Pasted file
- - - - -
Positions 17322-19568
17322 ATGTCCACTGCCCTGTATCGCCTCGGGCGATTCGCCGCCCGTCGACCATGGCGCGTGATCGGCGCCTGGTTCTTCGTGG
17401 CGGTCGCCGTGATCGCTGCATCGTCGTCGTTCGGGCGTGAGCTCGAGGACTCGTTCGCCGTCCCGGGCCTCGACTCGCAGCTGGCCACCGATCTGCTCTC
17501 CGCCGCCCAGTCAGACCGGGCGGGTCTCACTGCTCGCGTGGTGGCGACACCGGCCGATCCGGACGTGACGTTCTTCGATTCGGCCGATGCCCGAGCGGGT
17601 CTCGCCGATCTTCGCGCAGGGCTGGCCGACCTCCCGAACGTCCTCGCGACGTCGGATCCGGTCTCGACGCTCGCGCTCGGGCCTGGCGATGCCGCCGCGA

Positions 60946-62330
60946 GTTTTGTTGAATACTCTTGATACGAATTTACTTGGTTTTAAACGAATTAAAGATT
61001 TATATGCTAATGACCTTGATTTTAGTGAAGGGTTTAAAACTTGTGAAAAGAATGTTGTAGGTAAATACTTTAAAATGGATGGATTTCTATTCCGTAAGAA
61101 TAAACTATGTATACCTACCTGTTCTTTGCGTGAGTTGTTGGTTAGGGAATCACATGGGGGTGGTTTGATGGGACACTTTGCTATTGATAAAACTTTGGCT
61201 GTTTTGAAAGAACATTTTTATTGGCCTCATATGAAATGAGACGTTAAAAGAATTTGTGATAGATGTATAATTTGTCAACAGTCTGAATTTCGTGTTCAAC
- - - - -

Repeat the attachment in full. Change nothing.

Positions 17322-19568
17322 ATGTCCACTGCCCTGTATCGCCTCGGGCGATTCGCCGCCCGTCGACCATGGCGCGTGATCGGCGCCTGGTTCTTCGTGG
17401 CGGTCGCCGTGATCGCTGCATCGTCGTCGTTCGGGCGTGAGCTCGAGGACTCGTTCGCCGTCCCGGGCCTCGACTCGCAGCTGGCCACCGATCTGCTCTC
17501 CGCCGCCCAGTCAGACCGGGCGGGTCTCACTGCTCGCGTGGTGGCGACACCGGCCGATCCGGACGTGACGTTCTTCGATTCGGCCGATGCCCGAGCGGGT
17601 CTCGCCGATCTTCGCGCAGGGCTGGCCGACCTCCCGAACGTCCTCGCGACGTCGGATCCGGTCTCGACGCTCGCGCTCGGGCCTGGCGATGCCGCCGCGA

Positions 60946-62330
60946 GTTTTGTTGAATACTCTTGATACGAATTTACTTGGTTTTAAACGAATTAAAGATT
61001 TATATGCTAATGACCTTGATTTTAGTGAAGGGTTTAAAACTTGTGAAAAGAATGTTGTAGGTAAATACTTTAAAATGGATGGATTTCTATTCCGTAAGAA
61101 TAAACTATGTATACCTACCTGTTCTTTGCGTGAGTTGTTGGTTAGGGAATCACATGGGGGTGGTTTGATGGGACACTTTGCTATTGATAAAACTTTGGCT
61201 GTTTTGAAAGAACATTTTTATTGGCCTCATATGAAATGAGACGTTAAAAGAATTTGTGATAGATGTATAATTTGTCAACAGTCTGAATTTCGTGTTCAAC